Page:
How long for an increased dose of Zoloft to work?
It may take several weeks or longer for an increased dose of Zoloft (sertraline) to take effect. Only use Zoloft at the dosage prescribed by your doctor. Do not increase your dose without first speaking with your doctor. Make sure to tell your doctor if you do not have any improvements after your dose adjustment or if you if are having uncomfortable side effects.
Zoloft is a selective serotonin reuptake inhibitor (SSRI) approved to treat many conditions such as:
- Depression (Major depressive disorder or MDD)
- Obsessive-compulsive disorder (OCD)
- Panic disorder (PD)
- Posttraumatic stress disorder (PTSD)
- Social anxiety disorder
- Premenstrual dysphoric disorder (PMDD)
It takes about one week for levels of Zoloft to build to a steady level in your body, and then about 3 to 6 more weeks for a full therapeutic effect for most uses. It’s best to try to take your Zoloft dose at the same time each day to ensure you maintain steady blood levels in your body.
How long it takes Zoloft to work after a dose increase will vary between people and why the medicine is prescribed. It may also take longer for a therapeutic effect due to unique factors such as your age, weight, body fluid, other medicines you take, how well your kidneys or liver work, or other health issues you may have. Check with your doctor to determine how quickly you may see benefits.
Why are doses of Zoloft increased?
At first, your doctor may suggest you begin Zoloft at a lower dose, and increase it after one to four weeks. This can help to prevent side effects while your body adjusts to the new medicine. You may still feel positive benefits from your treatment during this time period, although it may take 4 to 6 weeks at the full dose. It may take longer for the full effects to occur in people with OCD or PTSD.
Also, for some patients, an increased dose may be needed after a period of time if the medicine stops working as well and the initial dose was too low.
Zoloft is available as a brand name product and as a generic option known as sertraline. The generic product is typically very affordable in the US and works as well as the brand name drug. If you have questions about affording Zoloft, speak to your doctor or pharmacist.
Zoloft comes as an oral tablet (25 mg, 50 mg,100 mg) and as an oral liquid (20 mg / mL), which gives your doctor many options for dosing. Generic 25 mg, 50 mg and 100 mg sertraline tablets are also on the market. A generic 150 and 200 mg capsule form is also available to treat patients with OCD or depression, but lower doses are used to initially start treatment.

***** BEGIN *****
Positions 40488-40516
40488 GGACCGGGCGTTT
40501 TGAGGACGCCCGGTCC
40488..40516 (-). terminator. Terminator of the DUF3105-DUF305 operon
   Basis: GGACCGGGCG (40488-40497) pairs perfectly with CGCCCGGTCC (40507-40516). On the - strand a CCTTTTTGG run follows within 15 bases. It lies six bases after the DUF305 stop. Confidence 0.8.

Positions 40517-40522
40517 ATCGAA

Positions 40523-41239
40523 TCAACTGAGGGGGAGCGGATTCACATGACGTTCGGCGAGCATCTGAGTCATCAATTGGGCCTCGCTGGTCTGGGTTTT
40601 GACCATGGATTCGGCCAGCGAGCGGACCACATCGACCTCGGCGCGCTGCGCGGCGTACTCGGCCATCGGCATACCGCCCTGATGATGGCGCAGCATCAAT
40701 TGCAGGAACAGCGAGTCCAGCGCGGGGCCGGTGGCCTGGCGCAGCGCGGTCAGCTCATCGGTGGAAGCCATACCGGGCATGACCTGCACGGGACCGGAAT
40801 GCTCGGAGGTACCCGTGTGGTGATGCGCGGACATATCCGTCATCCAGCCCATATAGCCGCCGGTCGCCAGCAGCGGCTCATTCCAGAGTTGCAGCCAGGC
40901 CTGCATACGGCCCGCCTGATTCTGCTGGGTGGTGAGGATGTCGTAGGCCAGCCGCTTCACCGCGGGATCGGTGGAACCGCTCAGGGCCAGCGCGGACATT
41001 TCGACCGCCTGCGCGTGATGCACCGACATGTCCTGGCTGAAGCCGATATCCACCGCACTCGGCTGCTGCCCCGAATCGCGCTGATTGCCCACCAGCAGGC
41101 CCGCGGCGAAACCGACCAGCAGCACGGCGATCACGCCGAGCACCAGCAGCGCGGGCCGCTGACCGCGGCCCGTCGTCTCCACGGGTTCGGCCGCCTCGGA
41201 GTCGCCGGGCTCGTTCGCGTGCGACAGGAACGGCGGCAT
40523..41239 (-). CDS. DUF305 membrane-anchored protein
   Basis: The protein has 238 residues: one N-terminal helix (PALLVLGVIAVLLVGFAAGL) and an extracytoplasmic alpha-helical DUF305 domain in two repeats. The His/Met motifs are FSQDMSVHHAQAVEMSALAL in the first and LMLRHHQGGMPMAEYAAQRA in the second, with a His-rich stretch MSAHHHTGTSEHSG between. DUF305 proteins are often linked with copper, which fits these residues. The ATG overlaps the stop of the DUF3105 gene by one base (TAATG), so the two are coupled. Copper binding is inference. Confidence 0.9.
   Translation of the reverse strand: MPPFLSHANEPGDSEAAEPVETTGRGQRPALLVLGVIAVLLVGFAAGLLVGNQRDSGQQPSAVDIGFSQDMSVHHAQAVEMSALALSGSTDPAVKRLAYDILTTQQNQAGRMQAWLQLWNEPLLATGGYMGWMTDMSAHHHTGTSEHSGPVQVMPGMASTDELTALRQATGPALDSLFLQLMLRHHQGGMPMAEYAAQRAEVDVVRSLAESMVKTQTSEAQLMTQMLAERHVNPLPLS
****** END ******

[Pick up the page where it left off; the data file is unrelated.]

Can I just stop taking Zoloft?
Do not discontinue treatment without first talking to your doctor. It’s important you stop treatment slowly to help prevent uncomfortable side effects like dizziness, fatigue, headache, nausea or trouble sleeping.
If you are exhibiting symptoms of depression or having thoughts of suicide, contact a medical professional immediately.
Suicide Hotline: A confidential suicide hotline can be accessed in the U.S. by calling: 1-800-273-TALK (1-800-273-8255) 24 hours a day, 7 days a week, or online at suicidepreventionlifeline.org. Trained, skilled professionals are available to to confidentially discuss any matter.
This is not all the information you need to know about Zoloft (sertraline) for safe and effective use and does not take the place of your doctor’s directions. Review the full product information and discuss this information and any questions you have with your doctor or other health care provider.
- Lewis G, Duffy L, Ades A, et al. The clinical effectiveness of sertraline in primary care and the role of depression severity and duration (PANDA): a pragmatic, double-blind, placebo-controlled randomised trial. Lancet Psychiatry. 2019 Nov;6(11):903-914. doi: 10.1016/S2215-0366(19)30366-9. Epub 2019 Sep 19. PMID: 31543474
- Rush AJ (author) Patient education: Depression treatment options for adults (Beyond the Basics). Up to Date. Oct. 21, 2021. Accessed zJune 30, 2022 at https://www.uptodate.com/contents/depression-treatment-options-for-adults-beyond-the-basics
- Depression. Drugs.com. Accessed Jan. 13, 2022 at https://www.drugs.com/depression.html
- Up to Date. Sertraline drug information. Accessed Jan. 13, 2022 at https://www.uptodate.com/contents/sertraline-drug-information
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